FILM REVIEW – ILFORD DELTA 100
Ilford Delta 100 is a film I have probably shot the most. Released in 1992, it was a film I had used the first time around whilst shooting film at high school and college photography classes. So I was quite familiar with it and seemed like a natural choice to restart with when I got back into film.
Ilford released the trio of Delta films in the 1990’s, starting with Delta 400 in 1990, Delta 100 in 1992 and finally the high speed Delta 3200 in 1998. At the time it was the answer to Kodak’s TMax line of films that were also available in the same emulsion speeds. Whilst never quite overtaking the popularity of the HP5+ and FP4 films in Ilford’s product lines, they have remained a staple due to the fact that they are quite different to their other available films.
The main difference is that Delta films have a tabular T grain rather than a cubic grain like HP5. What this refers to is the different way of forming the silver crystals that allow’s the film to capture light. Tabular grain films like Delta or TMax (another favorite of mine) have a much smoother and therefore less noticeable look to the grain. This is something I really like when shooting landscapes with large expansive skies.
When I shoot digital black and white I really like my images to be high contrast, and I think one of the key reasons I keep coming back to Delta 100 when trying other films, is not only the smooth grain, but also the subtle transitions of tones whilst being quite high contrast with deep blacks and bright whites that really help make the images pop.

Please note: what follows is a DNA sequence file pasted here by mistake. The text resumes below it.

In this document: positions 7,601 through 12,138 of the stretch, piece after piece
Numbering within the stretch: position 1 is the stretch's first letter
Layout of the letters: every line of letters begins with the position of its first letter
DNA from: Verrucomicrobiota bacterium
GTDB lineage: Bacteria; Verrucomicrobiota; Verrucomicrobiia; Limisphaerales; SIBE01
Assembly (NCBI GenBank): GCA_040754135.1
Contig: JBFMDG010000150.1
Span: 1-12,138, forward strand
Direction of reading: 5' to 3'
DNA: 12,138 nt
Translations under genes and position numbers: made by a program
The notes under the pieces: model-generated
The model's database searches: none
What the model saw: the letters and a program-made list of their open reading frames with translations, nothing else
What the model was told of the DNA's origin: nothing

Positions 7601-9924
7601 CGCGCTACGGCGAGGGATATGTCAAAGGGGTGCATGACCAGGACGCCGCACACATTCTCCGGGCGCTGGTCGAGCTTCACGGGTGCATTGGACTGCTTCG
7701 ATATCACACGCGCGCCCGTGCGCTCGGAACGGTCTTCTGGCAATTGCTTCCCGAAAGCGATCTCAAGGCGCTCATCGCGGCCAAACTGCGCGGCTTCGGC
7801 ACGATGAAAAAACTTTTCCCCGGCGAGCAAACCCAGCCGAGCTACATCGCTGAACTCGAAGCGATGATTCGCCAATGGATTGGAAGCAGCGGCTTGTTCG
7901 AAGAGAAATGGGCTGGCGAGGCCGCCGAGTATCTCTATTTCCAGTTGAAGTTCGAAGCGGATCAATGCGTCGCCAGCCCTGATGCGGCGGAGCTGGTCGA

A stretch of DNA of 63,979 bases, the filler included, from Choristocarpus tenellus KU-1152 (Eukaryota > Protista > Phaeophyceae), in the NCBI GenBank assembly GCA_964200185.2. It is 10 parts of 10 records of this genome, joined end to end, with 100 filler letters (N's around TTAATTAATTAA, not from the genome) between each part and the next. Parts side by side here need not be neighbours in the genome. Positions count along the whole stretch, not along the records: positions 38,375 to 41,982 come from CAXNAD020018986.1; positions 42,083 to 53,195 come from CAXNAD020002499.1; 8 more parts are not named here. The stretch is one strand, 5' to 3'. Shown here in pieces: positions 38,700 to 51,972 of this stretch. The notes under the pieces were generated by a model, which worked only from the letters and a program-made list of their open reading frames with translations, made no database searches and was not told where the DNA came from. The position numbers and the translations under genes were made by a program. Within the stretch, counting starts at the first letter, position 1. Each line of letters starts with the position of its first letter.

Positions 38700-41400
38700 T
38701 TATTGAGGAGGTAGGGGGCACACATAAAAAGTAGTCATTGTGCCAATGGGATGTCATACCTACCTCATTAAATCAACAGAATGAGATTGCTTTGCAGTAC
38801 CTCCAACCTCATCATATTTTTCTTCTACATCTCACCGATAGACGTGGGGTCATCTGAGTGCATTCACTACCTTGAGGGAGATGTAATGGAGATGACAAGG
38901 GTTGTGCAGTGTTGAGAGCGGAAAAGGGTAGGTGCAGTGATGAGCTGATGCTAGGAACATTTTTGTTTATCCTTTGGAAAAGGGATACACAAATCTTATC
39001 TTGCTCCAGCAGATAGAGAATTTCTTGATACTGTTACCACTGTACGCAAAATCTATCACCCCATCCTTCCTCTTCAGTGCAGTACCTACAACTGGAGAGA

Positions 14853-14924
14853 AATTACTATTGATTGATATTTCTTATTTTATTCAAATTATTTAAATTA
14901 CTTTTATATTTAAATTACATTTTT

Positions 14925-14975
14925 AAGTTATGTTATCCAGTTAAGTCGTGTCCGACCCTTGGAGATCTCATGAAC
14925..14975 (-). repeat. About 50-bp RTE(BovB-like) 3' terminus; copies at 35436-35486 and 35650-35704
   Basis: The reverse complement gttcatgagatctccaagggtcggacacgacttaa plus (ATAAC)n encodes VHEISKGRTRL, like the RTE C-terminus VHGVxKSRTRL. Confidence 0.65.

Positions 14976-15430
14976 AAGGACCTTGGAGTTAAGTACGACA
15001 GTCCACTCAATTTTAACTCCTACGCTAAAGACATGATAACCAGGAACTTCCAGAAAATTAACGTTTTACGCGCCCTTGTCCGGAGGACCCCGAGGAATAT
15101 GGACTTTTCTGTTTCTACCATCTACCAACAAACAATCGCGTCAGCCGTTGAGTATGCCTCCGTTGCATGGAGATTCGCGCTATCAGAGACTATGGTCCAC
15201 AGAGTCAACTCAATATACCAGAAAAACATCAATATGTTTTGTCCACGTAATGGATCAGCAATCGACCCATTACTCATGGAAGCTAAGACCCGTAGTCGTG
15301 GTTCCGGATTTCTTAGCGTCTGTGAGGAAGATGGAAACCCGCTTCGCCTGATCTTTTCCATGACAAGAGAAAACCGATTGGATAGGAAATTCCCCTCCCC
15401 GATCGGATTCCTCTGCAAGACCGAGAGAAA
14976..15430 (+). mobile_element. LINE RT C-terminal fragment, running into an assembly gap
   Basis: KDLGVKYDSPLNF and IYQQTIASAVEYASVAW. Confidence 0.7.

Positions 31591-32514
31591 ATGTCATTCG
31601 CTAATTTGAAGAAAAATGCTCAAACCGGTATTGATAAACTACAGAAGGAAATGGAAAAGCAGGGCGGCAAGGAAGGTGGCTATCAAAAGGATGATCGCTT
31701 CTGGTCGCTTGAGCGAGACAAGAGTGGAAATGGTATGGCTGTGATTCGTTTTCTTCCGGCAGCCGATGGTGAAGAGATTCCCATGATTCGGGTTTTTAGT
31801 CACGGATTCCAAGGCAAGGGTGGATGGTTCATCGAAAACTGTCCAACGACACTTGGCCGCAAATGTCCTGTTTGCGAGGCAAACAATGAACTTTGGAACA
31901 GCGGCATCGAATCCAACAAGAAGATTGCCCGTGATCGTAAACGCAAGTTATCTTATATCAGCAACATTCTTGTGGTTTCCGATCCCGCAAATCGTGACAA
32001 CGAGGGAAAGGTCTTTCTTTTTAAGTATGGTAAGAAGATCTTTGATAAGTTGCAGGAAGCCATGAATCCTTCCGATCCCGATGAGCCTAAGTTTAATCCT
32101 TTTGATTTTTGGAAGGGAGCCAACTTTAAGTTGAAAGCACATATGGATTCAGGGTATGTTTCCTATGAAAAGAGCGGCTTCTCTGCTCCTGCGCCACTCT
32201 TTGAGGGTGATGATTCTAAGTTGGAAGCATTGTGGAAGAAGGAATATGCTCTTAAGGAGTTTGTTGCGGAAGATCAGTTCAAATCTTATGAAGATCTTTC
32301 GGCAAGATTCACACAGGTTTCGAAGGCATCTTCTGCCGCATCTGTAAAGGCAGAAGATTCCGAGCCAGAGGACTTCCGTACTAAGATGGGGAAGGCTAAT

Delta does quite well with long exposures too – not as good as something like Fuji Acros II (read my review HERE), but I have found if you shoot 10 second exposures, adding a stop of light is required to get the right exposure. So a 10 second reading would actually need 20 seconds. But the grain remains smooth and the tonal range is retained, even at longer exposure times.
I have developed a lot of this film in both Kodak HC-110 and Ilfotec DD-X with great results. I do find, like many black and white films, that I get better results by reducing the developing time by 5-10%. Therefore if the recommended time is 10.5 minutes for ASA 100 in DDX, I usually develop it for 10 minutes, removing 30 seconds or 5%.
There has always been a saying of “expose for the shadows and develop for the highlights”. The main reason I do this is to reduce the contrast a little and ensure that I don’t over develop the highlights. I find this gives me a slightly flatter negative, retaining more detail in the shadows and highlights that I can then adjust once in Lightroom.
I scan my film with an Epson V850 pro using the Silverfast 8 Pro software that has the built in negative presets that seem to work quite well. I find this automatically adds a little more contrast to the image as well, so under developing has been a good workflow for me.
Ilford Delta 100 is very much one of my go to films. I have shot so much of it that I feel like I have a good handle on what results I will get. I must admit, more recently I have been enjoying Kodak TMax films and been using that a lot for something different, but if you have not shot Delta 100, I would definitely pick up a few rolls.